Social Justice Doesn’t Have to Synchronize with Politics

If you are of the mind that the best, and perhaps only, way to correct the economic and social iniquities in American society is to bind together the lower and working classes and the dispossessed, regardless of their race, ethnicity or religion, then seeing black athletes kneel for the national anthem must be somewhere between frustrating and infuriating. That’s because the result is easy to see—the people most offended by the seeming disrespect of our flag and anthem are precisely the whites from lower socioeconomic classes who are needed for the making of the great socialist revolution. This is a case where black athletes, whatever their good intentions, are pouring jet fuel on the things that divide us in the so-called Culture Wars.

That’s one point of view, and people are entitled to it. Others are entitled to see things differently. But this is how I interpret the following tweet from my colleague David Atkins, which refers to the current brouhaha between Cornel West and Ta-Nehisi Coates. (As for that matter, I have nothing to add to Simon Balto’s excellent piece from this weekend.)

I am fully cognizant that the character limitations of a Tweet make it difficult to craft an unassailable argument. So, I don’t want to nitpick too much here, but I find it jarring to state the “core” of neoliberalism is anything other than a set of economic practices and political preferences. I’m willing to grant a lesser charge that neoliberal policies are empowered when the classes who should rightly oppose them are instead focused on other things, including fighting each other.  And, therefore, encouraging the lower classes to fight each other is a sensible political ambition of anyone who wants to win a political battle in the interest of advancing neoliberal policies.

Based on this, it’s certainly possible for people to inadvertently do the neoliberals’ work for them by ramping up racial or ethnic or religious tensions. It wouldn’t make them neoliberals, though, which is the charge Cornel West leveled at Ta-Nehisi Coates. It would make them unwitting agents in their own oppression.

As I said at the top, however, the socialist point of view isn’t the only possible point of view. Mainstream Democrats may be as frustrated by the anthem-kneeling as the Cornel Wests of the world, but for strictly short-term political reasons and with no reference to any curtailment or postponement of the great revolution.

At the same time, those who are focused primarily on police brutality and murder instead of the results of the next midterm elections are going to look at the anthem-kneeling in terms of its prospects for raising awareness, providing disruption and discomfort to the status quo, and its symbolism as a strong moral stand. In other words, they’re engaged in a civil rights struggle, not a struggle to defeat Barry Goldwater and the Republican Party.  Martin Luther King, Jr., and the other heroes of his era didn’t worry about making LBJ and his Democrats uncomfortable or splitting their New Deal alliance because they had larger and more urgent concerns.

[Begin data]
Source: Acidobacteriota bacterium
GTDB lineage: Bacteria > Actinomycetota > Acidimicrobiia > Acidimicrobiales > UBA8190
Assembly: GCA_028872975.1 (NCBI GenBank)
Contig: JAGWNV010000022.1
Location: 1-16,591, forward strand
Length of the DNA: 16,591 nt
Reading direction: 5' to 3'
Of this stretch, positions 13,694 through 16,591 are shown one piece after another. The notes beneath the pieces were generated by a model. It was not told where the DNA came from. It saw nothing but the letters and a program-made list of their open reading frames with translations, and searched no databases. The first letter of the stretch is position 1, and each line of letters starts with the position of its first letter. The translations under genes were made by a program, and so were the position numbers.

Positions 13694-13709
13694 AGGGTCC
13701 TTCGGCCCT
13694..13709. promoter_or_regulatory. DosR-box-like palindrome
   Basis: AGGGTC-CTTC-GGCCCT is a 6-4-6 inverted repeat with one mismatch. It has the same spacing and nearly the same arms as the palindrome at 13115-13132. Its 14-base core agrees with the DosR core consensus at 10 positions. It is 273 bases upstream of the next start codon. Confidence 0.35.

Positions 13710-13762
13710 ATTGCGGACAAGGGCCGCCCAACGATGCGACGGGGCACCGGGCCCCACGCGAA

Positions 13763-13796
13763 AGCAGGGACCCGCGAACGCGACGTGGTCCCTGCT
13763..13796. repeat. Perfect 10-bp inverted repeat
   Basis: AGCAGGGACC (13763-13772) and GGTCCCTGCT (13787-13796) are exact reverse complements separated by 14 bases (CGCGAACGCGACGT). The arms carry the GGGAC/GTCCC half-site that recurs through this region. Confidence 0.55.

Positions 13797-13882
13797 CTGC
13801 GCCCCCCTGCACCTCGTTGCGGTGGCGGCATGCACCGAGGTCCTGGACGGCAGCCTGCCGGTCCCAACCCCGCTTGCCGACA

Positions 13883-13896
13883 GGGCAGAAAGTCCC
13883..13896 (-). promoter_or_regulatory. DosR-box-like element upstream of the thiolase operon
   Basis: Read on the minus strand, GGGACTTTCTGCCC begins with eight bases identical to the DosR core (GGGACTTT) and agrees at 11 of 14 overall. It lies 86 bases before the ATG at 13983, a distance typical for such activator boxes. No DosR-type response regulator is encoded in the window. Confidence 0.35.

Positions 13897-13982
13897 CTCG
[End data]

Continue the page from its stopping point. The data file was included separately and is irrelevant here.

It would be nice if people could pursue social justice and political victories in complete synchronicity, but that’s almost never the case. The two are often out of time with each other, and depending on your priorities, you’ll often see one or the other as misguided or morally compromised.

If some will quarrel with the utility and effectiveness of the national anthem protests, the utopian assumptions of the socialist critique are at least as suspect. They don’t ignore civil rights concerns even though they are frequently accused of doing exactly that. Instead, they’d have us believe that issues of racial inequality and injustice will be solved once the great multiracial solidarity of the lower classes is finally achieved. Harping on about these outrages is counterproductive if it only serves to delay the great alliance.

Starting with those assumptions, it’s easy to quickly reach a place where Ta-Nehisi Coates is a neoliberal because he’s doing their work for them. From there, you might even convince yourself that police brutality and murder would resolve itself if only Coates would shut up or change his argument and focus.

I frame things this way so that, hopefully, you can see how ridiculous the socialist critique really is. It suffers from the same defects that most ideologies suffer from—seeking pat solutions and wishing people would be different.

Ta-Nehisi Coates didn’t cause the culture wars and he can’t be credibly accused of meaningfully exacerbating them. We have a president and a political movement that is stoking racial tensions so hard it’s turning the country into a blast furnace. To think that multiracial class solidarity is just around the corner and is only being delayed by folks who insist on their civil rights is the height of folly.

Far better is to accept that everyone is going to fight their own battles in their own way on their own time, and that you’ll never be satisfied that they’re all working with you on a common purpose with an agreed strategy. This is okay. Really. It’s how things are.

Martin Longman

Martin Longman is the web editor for the Washington Monthly and the main blogger at Booman Tribune.